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Nuclear Expert Sees Standoff In UN-Drafted Fuel Deal With Iran

October 30, 2009

The European Union is urging Tehran to accept a UN-drafted nuclear-fuel deal designed to alleviate Western concerns that Iran is secretly trying to build nuclear weapons.

Iran has proposed changes to the UN plan and, according to media reports, appears to be rejecting a key element of the deal. Tehran says its nuclear power program is meant only for peaceful purposes -- such as generating electricity.

RFE/RL correspondent Ron Synovitz discusses the latest developments with Frank Barnaby, a nuclear scientist and nonproliferation expert who works for the Oxford Research Group in the United Kingdom:

RFE/RL: The International Atomic Energy Agency (IAEA) last week proposed a draft agreement under which Iran would send a single shipment of up to 75 percent of its low-enriched uranium to Russia for further processing. Iran has proposed a counteroffer. Is this really a matter that's up for negotiation? Or is Tehran only in a position to accept the deal or face the consequences -- such as the imposition of tougher UN sanctions?

Frank Barnaby: Whether the UN would accept a counterproposal is not clear, and also, [there is the question] of where do sanctions come into this. At what stage and to what extent would sanctions be applied if the Iranians won't go along with the UN? So we just have to wait and see what happens. The Iranians are obviously going to stick to their guns. But whether the UN will be equally firm is not clear.

RFE/RL: What are the differences between the IAEA's draft agreement and what Iran is willing to do now?

Barnaby: The major differences are in the amounts of low-enriched uranium that would go [abroad]. Iran has a stock of this material. Does it send it all now, or send it bit by bit? Or would it be that they send the low-enriched uranium that they produce in the future -- because they are producing it all the time, you see.

So the question is, How do they define a batch? Is a batch produced between one date and another, or what? Obviously, the international community would prefer that Iran sends it all and once and get it out of Iran. Iran is clearly going to object to that. They would prefer to send it bit by bit. Maybe they would prefer to send just the future production and not the low-enriched uranium already produced.

RFE/RL: Do you think there is any chance that a compromise can be reached that is based on Iran's reported counterproposal?

Barnaby: I think it is probably the end of the proposal. Both sides are probably pretty firm in their view, and therefore, the consequence will be that the low-enriched uranium will stay in Iran.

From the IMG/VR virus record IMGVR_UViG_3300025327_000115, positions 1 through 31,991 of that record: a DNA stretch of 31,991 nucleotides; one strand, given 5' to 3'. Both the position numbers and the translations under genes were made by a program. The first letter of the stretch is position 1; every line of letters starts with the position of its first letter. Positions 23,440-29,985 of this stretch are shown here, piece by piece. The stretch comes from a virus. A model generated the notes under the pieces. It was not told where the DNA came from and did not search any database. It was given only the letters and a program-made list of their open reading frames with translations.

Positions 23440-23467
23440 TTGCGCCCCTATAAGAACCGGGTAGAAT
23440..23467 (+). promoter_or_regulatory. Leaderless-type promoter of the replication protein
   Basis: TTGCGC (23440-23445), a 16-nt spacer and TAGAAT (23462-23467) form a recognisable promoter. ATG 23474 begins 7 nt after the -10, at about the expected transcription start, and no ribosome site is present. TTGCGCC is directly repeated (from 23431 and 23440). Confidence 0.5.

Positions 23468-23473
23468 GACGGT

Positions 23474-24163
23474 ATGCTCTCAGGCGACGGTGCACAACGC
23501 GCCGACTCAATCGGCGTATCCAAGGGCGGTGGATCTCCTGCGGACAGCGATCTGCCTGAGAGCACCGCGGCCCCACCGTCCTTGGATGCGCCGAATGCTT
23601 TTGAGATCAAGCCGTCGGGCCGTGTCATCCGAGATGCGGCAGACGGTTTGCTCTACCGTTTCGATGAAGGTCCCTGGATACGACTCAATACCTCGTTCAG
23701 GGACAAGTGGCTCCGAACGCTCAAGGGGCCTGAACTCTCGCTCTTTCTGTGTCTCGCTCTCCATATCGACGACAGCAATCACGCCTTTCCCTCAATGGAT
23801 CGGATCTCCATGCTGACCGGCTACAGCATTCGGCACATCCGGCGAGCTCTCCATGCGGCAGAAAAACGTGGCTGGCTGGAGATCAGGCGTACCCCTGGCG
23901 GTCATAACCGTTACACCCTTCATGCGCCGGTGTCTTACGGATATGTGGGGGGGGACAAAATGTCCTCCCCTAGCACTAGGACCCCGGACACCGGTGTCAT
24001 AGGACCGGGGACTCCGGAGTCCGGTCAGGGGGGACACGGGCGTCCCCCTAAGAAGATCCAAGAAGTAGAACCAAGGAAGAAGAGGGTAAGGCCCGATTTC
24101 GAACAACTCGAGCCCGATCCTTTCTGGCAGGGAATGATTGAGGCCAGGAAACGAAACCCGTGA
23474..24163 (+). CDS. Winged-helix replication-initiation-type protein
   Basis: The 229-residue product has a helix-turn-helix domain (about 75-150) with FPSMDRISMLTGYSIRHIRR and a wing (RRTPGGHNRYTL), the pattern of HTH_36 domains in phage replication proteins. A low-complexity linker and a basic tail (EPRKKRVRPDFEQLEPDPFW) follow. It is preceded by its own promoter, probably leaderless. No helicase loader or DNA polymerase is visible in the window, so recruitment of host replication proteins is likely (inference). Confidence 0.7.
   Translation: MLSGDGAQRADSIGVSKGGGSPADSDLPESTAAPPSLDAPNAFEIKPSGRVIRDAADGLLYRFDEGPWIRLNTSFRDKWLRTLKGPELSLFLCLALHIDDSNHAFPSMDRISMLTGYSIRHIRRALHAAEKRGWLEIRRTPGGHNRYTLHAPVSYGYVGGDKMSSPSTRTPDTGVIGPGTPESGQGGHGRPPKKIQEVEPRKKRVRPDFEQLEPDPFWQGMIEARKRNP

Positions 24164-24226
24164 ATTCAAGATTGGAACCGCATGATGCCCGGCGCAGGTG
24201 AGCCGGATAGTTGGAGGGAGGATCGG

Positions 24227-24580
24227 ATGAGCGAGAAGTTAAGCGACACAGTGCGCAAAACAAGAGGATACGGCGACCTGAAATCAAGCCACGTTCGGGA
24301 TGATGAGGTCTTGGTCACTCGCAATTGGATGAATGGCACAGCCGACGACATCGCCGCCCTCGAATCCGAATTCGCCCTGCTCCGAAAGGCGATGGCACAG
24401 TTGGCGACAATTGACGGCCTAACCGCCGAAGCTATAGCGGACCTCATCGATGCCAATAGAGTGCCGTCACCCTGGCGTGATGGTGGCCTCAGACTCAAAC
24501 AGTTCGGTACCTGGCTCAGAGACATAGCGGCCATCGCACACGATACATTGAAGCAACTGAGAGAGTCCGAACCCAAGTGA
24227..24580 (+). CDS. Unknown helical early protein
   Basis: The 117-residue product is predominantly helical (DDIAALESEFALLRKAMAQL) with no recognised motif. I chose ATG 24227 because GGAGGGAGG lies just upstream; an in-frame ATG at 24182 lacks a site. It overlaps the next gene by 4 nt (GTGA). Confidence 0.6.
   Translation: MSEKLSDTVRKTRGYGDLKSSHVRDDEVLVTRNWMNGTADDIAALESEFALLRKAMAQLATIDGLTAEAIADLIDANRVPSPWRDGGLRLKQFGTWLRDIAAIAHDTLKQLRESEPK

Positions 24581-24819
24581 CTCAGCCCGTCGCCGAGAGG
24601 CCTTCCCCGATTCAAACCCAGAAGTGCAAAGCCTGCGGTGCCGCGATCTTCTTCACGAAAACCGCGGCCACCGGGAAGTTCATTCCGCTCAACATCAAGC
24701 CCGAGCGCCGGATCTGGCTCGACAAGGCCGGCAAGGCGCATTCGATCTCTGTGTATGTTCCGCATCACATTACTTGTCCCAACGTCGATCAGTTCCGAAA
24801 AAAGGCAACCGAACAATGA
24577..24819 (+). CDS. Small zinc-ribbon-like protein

RFE/RL: Iran has suggested that it might also simply purchase low-enriched uranium from abroad to be used for its nuclear program. Is that really an option, considering the sanctions regime imposed against Iran by the UN in 2006?

Barnaby: I would think that was impossible. I can't see any way in which Iran could legally purchase low-enriched uranium from abroad.

Chance Of New Sanctions

RFE/RL: How willing do you think Russia and France are to apply more pressure on Iran if it refused to accept the IAEA draft deal on its low-enriched uranium?

Barnaby: I think that Russia will be very loath to put stronger sanctions on. France, of course, would be prepared -- even eager -- to do that. So there will always be that conflict between what Russia wants and what the rest want.

I would not be at all optimistic that these proposals will produce any real result. I think that things will go on as they are with Iran continuing to produce low-enriched uranium at its gas centrifuge plant at Natanz and the international community putting increasing pressure on Iran to stop doing it. But I think Russia will not allow too much pressure to be put on.

So it really is almost a standoff. I don't see how, in the end, the international community will get what it wants -- which is to stop Iran from enriching uranium -- and Iran will continue to refuse to stop it.

RFE/RL: What would happen if Tehran agreed to accept the UN-drafted deal, or some kind of a compromise deal, to send Iran's low-enriched uranium abroad for refining into nuclear fuel?

Barnaby: What one assumes will happen is that the low-enriched uranium Iran has produced after a specific date will be sent to Russia, put into the form of fuel elements -- metal rods to go into Iran's nuclear reactor and possibly enriched more -- and then sent back to Iran for use. I'm not suggesting that that reactor fuel would be usable directly in nuclear weapons. It wouldn't.

RFE/RL: Why do you think Iran wouldn't later use the low-enriched uranium sent to Russia? Could Tehran further enrich that material later after it is sent back to Iran?

Barnaby: I don't think Iran would need to do that. It has an enrichment capability. It may also have a clandestine enrichment capability the IAEA doesn't know about, and it could use that to produce highly enriched uranium for nuclear weapons.

Rather than relying on low-enriched [uranium] going to Russia and coming back, they would use their own indigenous centrifuges secretly in a plant to do it. They wouldn't use uranium sent to Russia and sent back.


Copyright (c) 2009. RFE/RL, Inc. Reprinted with the permission of Radio Free Europe/Radio Liberty, 1201 Connecticut Ave., N.W. Washington DC 20036.

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